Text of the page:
Wednesday, September 17, 2014

L'Acadie- a Touch of the Sea- La Mer me fait Signe

By the sea (the Northumberland Strait, New Brunswick) in Mid-August. 


Sunday August 17: Torrential rains greeted us.  Not daunted, we visited with friends Paul and Judy, visiting the local Shediac Museum where daughter Chloe guided.  Paul and Judy are from Northern Ontario, and Montreal respectively.  Chloe was raised in Shediac, and is immersed in the culture of L'Acadie, including the local dialect referred to as Chiac (recognizable as French, with a LOT of nuance).


We asked about the origin of the word "Acadia". Some say it originates from the European concept of Arcadia.  That doesn't make sense to me.  I prefer the other explanation, that it originates from a Mi' kmaq word "Quoddy" (fertile area), a name often found in place names in Maine and New Brunswick, or "Algatig", meaing "camp". I will pass this on to Marv, my friend of Mi' kmaq origin, and ask for his learned response.


Most of the Canadians that read this may recall the 42 seconds of history you learned in grade school related to the Acadian expulsions following the defeat of the French in North America in 1763,  This clumsy and cruel policy resulted in Acadians being moved to the other parts of the newly occupied former French possessions known as Louisiane.  So some Acadians stayed along the Mississippi, and became known as Cajuns.  Many eventually moved back to the Nova Scotia, New Brunswick and PEI shores, where they continue to fish and farm to this day.


One can see the Acadian flag flying along the Northumberland shore of New Brunswick.  And if you are fortunate, as Paul and I were, to arrive at a local dock at 3 PM during lobster season, you may be able to buy a few from the lobster fishers before the wholesalers make off with the harvest.






 At the dock at Cormierville, the Acadien Flag flies, while a Great Black-backed Gull (below) watches and waits for any tasty morsels tossed from the lobster boats.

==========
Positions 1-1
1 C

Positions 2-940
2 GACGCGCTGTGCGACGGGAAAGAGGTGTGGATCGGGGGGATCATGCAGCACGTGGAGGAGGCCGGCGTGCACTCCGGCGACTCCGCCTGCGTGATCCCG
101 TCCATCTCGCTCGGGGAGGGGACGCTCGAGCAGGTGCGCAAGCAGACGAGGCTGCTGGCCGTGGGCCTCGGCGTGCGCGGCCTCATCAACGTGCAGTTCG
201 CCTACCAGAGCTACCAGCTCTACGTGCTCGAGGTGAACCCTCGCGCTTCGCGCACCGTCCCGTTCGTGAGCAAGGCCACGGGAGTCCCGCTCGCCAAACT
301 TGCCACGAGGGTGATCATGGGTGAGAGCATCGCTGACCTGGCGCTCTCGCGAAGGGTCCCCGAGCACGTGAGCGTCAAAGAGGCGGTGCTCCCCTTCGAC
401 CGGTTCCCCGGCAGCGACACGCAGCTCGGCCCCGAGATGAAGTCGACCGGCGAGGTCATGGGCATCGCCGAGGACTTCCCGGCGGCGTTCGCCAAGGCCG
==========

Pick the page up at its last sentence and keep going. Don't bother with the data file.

Paul's friend Danny, had arranged for a few lobsters for us to take home for our supper.  Here he (in blue)  is helping to load lobsters and prepare the boats for the next day.  The lobster fishers explained the proper method of cooking lobsters.  Fill you large pot 3/4 full and add 3/4 cup salt. Bring to a boil.  Fill the pot with lobster (size doesn't matter).  Bring back to boil, for 12 minutes.  Remove immediately from the stove, and immerse in cold water. Ta daaaaa!


This is what our 15 lobsters looked like after the above process.  Hmmm, fresh from the sea is best!








Crated lobsters (above)  just off the boat (below).  The crates, which you can see on the dock, are loaded into refrigerated trucks for shipment to the local processing plant, or they go directly off to North American cities.  Note:  the best ones stay in the Maritimes!

On a previous trip to Shediac, my friend Gershon and I were treated to a full day of lobster fishing with Paul's friend Gilles. We were at the dock at 4 AM and back by 4 PM.  We learned more about the local sea (Northumberland Strait) and the economics of fishing than we could have learned in a year at school. Proving again that direct experience is the best education one can receive.




The next day, Monday August 18,  we toured the Parlee Beach and Pointe des Chenes shoreline with Judy, in the rain.